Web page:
Slope Blog

How Mobile Is Affecting Your Content and Why It Matters

[fa icon="calendar"] 10/25/18 9:06 AM / by Anthony Greer

In 2010, Mary Meeker, dubbed the “Queen of the Net” by Barron’s magazine, predicted that mobile would overtake fixed internet access by 2014. 3G technology had hit an “inflection point,” and Apple devices were leading the charge at a rate that was faster than desktop internet ever did.

 

rawpixel-983731-unsplash


While it took until October 2016, Meeker’s hypothesis of mobile devices dominating how people connect to the internet now seems inevitable. Not only has mobile affected the way we search, but it’s also changed the way we have to market content.


Despite having more use, visitor conversion rates on a desktop vs. a smartphone are nearly 3 to 1. There are multiple reasons for why that is, and by understanding them, your company could gain a competitive advantage in the mobile content marketing world.

Utilize Native Advertising

Native advertising plays a part in your everyday life, and you may not even realize it. On Facebook and Twitter, in-feed ads appear in your newsfeeds. After reading an article, native advertising recommends content that is related to what you’ve just read. It also shows up as promoted links any time you enter keywords or phrases in a search engine. In short, native ads can be adapted for any channel or screen size.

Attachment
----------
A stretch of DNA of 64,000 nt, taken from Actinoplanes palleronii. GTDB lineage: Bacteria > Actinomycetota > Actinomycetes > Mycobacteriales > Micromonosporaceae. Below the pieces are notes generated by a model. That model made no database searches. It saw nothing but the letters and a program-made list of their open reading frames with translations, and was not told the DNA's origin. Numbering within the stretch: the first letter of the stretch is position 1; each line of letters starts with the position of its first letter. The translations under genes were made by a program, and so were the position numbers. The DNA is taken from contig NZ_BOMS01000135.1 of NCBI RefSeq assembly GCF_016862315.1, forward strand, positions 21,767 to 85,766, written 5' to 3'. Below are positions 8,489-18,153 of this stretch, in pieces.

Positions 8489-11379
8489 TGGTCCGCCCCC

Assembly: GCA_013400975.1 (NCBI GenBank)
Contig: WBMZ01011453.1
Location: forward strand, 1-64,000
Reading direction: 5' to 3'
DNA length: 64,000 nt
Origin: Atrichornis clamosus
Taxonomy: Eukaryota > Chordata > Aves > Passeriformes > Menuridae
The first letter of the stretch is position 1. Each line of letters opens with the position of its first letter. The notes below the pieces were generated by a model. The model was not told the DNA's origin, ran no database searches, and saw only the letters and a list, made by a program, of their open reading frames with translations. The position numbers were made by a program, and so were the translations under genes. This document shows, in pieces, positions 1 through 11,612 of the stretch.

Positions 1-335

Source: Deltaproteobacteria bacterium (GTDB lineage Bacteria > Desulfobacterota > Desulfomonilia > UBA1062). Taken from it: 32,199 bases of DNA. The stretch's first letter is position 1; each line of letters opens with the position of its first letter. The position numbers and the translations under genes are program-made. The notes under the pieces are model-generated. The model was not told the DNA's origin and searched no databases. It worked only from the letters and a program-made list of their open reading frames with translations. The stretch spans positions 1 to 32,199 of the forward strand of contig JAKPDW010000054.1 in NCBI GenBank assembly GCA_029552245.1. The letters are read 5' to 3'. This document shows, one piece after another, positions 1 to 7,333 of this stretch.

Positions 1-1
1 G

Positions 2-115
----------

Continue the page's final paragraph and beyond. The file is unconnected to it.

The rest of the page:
Native advertising doesn’t feel invasive like banner ads, and it doesn’t have to be “X’ed” out before you’re able to access the content you’re searching for. It blends in with the user experience and can should, in theory, continue to offer value to the reader. While they are desktop dominant, native ads also play a significant role in mobile advertising.


By 2019, mobile advertising is expected to represent 72% of all US digital ad spending, nearly $40 billion more than desktop advertising. CEO of Appodeal, an ad mediation company,  states that “a lot of big or mid-size mobile publishers combine in-app purchases and in-app ads in their apps, so advertising is becoming a natural part in the majority of mobile apps.” Native advertising will only get more sophisticated as it goes in-app - maybe it’s time to figure out how to get your brand’s message involved.

Create an App for Your Business

Apps dominate browsers in terms of mobile usage. Irrespective of what country, users are spending 80%-90% of their time on mobile using apps, growing 6% year-over-year.


Small businesses are finding that staying top of mind and the direct calls to action that come with having apps help them generate more revenue as well. Even if your app may isn’t constantly used, if it’s downloaded on someone’s phone, you will make a connection with them every time they scroll through their apps and see your company logo. It’s almost like passing the same billboard while you're driving home from work every day, except you get to take the billboard and put it in your pocket.

Understand Mobile Browsing and Research Habits